License to Chill: Cannabidiol (CBD) and Fertility
Is CBD Okay When Trying To Get Pregnant?
Trying to conceive is stressful, yes? We get it, Mo (B&B founder) has been struggling for years and some days she just wants to kick it with her ladies and toss back some Goofy Cookies (cannabis edibles, our timezone is California after all). TTC Zen is crucial, and we certainly won’t judge how you choose to get there, but let's first look at what's safe.
CBD (cannabidiol), representing over 40% of the cannabis plant’s extract, is devoid of the more dangerous THC (tetrahydrocannabinol) compound and is exalted for its potential to treat leukemia, anxiety, seizures and PTSD (to name a few). Order it online, buy it from the girl scouts (well, maybe in Berkeley), this stuff is pretty easy to get your hands on, and being celebrated big time within the cannabis community. But is it truly a fertility-safe way to chill?
THE BOTTOM LINE
Despite the claims from cannabis endorsed websites and publications, medical research would argue that cannabinoids pose a risk to fertility in female as well as male partners trying to conceive. That includes CBD.
A recent article in Drug Discovery and Development summarizing the studies to date on the subject of cannabinoids and fertility concluded that use of the drug can seriously interfere with the use of folic acid (vitamin B9) in the body and you Bird Hardcores know, folic acid is essential to getting and staying pregnant.*
Male partners thinking they’ll have our share of CBD for us? How nice of them, but no. Research on CBD exposure and fertility has been performed on mice for over 20 years, and the data speaks for itself. “Males repeatedly exposed to CBD impregnated significantly fewer females did the control males. Also, significantly more prenatal and postnatal deaths resulted from impregnation by CBD-exposed males,"** A detailed chart in their study goes on to illustrate that CBD-exposed males had less of an impregnation rate than that of the control group- 60% to 80% respectively.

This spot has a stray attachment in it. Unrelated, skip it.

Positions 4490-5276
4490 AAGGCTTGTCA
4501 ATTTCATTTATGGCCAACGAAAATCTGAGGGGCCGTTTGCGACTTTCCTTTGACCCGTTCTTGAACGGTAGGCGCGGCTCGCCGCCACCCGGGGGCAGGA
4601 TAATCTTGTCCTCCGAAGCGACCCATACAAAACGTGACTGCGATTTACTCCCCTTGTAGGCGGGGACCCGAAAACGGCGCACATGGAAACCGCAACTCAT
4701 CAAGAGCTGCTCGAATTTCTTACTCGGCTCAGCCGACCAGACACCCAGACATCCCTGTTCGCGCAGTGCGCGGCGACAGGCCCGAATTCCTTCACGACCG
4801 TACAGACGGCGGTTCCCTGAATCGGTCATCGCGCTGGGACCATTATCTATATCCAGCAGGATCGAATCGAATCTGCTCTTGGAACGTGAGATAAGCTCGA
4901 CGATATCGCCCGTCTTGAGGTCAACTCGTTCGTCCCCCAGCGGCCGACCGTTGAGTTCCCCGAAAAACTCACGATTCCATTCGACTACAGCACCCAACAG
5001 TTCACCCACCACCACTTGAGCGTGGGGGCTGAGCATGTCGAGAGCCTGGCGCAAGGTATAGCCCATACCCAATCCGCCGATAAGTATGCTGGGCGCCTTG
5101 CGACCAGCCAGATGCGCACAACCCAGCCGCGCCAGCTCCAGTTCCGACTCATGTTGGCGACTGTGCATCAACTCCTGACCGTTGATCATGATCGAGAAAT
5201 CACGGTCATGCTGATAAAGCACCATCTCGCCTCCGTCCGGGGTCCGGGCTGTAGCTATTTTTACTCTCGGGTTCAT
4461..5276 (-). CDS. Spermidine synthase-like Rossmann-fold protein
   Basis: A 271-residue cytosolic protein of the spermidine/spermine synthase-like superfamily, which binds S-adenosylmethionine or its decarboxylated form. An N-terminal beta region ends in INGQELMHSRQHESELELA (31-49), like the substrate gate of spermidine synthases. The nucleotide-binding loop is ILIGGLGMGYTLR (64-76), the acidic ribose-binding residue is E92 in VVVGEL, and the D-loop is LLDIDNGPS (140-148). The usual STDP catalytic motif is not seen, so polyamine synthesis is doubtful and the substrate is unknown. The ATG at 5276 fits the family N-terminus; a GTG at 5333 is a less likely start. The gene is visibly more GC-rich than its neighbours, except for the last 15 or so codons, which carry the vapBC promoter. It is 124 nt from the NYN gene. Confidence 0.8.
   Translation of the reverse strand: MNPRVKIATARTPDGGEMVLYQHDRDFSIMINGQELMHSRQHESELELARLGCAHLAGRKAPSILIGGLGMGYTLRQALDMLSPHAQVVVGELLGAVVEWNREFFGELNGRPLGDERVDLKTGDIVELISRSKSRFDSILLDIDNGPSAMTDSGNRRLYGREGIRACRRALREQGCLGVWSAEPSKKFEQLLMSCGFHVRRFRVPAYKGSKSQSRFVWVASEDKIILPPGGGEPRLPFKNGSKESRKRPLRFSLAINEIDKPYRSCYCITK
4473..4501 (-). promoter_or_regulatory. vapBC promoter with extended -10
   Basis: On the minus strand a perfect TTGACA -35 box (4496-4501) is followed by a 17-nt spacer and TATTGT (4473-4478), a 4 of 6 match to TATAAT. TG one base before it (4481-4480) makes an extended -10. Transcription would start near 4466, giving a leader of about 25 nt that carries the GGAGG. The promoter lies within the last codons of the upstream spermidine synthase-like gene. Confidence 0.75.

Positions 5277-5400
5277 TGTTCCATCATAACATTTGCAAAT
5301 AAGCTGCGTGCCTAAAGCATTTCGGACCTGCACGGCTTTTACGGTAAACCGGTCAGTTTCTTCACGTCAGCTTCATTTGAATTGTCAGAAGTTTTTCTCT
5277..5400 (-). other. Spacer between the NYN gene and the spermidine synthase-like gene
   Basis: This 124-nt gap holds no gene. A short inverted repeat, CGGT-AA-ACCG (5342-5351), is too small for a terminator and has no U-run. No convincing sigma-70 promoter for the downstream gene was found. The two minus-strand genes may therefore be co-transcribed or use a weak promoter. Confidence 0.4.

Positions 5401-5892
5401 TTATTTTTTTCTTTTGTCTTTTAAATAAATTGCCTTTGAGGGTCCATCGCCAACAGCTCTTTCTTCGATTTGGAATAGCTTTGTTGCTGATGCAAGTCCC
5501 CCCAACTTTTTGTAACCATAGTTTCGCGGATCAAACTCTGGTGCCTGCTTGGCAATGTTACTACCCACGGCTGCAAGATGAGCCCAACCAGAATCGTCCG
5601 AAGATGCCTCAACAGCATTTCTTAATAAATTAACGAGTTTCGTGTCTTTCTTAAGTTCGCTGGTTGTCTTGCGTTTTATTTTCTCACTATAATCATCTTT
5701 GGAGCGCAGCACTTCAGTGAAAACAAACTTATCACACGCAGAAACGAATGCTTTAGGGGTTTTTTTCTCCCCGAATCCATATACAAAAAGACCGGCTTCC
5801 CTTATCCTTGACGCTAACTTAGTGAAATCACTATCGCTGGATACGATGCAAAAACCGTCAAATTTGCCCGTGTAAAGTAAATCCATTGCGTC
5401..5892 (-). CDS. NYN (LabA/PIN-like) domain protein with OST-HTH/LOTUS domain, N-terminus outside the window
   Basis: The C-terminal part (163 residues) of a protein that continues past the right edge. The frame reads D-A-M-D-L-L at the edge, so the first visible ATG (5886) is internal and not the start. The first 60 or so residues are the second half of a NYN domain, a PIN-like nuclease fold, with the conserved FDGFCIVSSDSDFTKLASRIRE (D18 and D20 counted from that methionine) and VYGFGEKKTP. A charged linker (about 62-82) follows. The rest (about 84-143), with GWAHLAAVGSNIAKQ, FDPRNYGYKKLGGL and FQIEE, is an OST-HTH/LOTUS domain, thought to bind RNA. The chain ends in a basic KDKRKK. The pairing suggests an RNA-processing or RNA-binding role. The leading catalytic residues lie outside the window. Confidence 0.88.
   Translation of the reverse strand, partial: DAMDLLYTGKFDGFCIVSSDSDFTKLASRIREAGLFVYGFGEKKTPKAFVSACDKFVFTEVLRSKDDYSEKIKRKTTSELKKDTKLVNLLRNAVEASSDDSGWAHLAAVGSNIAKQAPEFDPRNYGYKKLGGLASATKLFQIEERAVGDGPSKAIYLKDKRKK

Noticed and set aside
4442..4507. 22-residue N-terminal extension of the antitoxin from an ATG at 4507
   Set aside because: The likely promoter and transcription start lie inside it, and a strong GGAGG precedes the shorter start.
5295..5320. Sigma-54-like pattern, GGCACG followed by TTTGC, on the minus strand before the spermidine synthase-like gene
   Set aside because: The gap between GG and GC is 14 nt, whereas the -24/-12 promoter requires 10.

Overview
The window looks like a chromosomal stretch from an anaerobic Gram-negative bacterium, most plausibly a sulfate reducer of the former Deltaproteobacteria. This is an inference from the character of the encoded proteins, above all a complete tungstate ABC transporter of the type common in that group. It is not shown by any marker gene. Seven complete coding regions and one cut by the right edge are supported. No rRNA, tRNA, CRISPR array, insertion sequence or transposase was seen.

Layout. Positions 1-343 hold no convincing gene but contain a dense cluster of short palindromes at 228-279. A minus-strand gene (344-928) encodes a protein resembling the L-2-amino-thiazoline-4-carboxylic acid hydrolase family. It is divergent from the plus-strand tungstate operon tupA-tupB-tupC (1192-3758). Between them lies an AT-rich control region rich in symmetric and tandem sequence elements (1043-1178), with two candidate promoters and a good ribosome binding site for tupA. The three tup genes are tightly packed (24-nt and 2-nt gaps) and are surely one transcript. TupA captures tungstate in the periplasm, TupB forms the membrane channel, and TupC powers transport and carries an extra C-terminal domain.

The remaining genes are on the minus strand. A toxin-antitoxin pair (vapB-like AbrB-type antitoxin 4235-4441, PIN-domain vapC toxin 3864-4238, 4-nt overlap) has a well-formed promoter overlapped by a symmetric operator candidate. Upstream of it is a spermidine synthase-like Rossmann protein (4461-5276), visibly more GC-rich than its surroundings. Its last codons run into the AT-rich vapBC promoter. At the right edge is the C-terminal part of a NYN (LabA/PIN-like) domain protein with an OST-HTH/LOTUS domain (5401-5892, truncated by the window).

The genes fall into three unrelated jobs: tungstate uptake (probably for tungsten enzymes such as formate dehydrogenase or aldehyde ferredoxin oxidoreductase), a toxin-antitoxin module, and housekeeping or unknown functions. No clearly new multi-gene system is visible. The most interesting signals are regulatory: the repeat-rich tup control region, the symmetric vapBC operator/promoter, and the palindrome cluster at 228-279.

Daunting also are the documented fertility side effects passed on to male offspring when maternal CBD exposure is present. In the same study, it was found that “approximately 20% less spermatozoa were found in males whose mothers had received either the non-psychoactive cannabinol (CBN) or cannabidiol (CBD).”
You’ll no doubt stumble across countless claims that CBD treats male and female infertility. Be alert to the mission statements, branding and services offered on these sites. “Healthmj” looked momentarily reputable to me (clinical looking site layout and all) until I tapped into my high school lexicon and remembered the iconic “Mary Jane” reference. “Hightimes” is probably another good one to avoid. If subtle marijuana leaves or tikki man branding is present, or if you can actually start to smell patchouli just by looking at the site’s home page, then take with a grain of salt.
*"With Worrisome Animal Research, More Focus Needed on Effects of Cannabis on Human Development." Drug Discovery & Development (2016)ProQuest. Web. 22 Feb. 2017. (No conflicts of interest to disclose. There was no funding provided for the production of this article)
**Dalterio, S. L. and DeRooij, D. G. (1986), Maternal cannabinoid exposure Effects on spermatogenesis in male offspring. International Journal of Andrology, 9: 250–258. doi: 10.1111/j.1365-2605.1986.tb00888.x
(No conflicts of interests present in the above sources)
Photo Credit: https://totallycoolpix.com/magazine/2013/02/marijuana-in-the-usa/single/35596/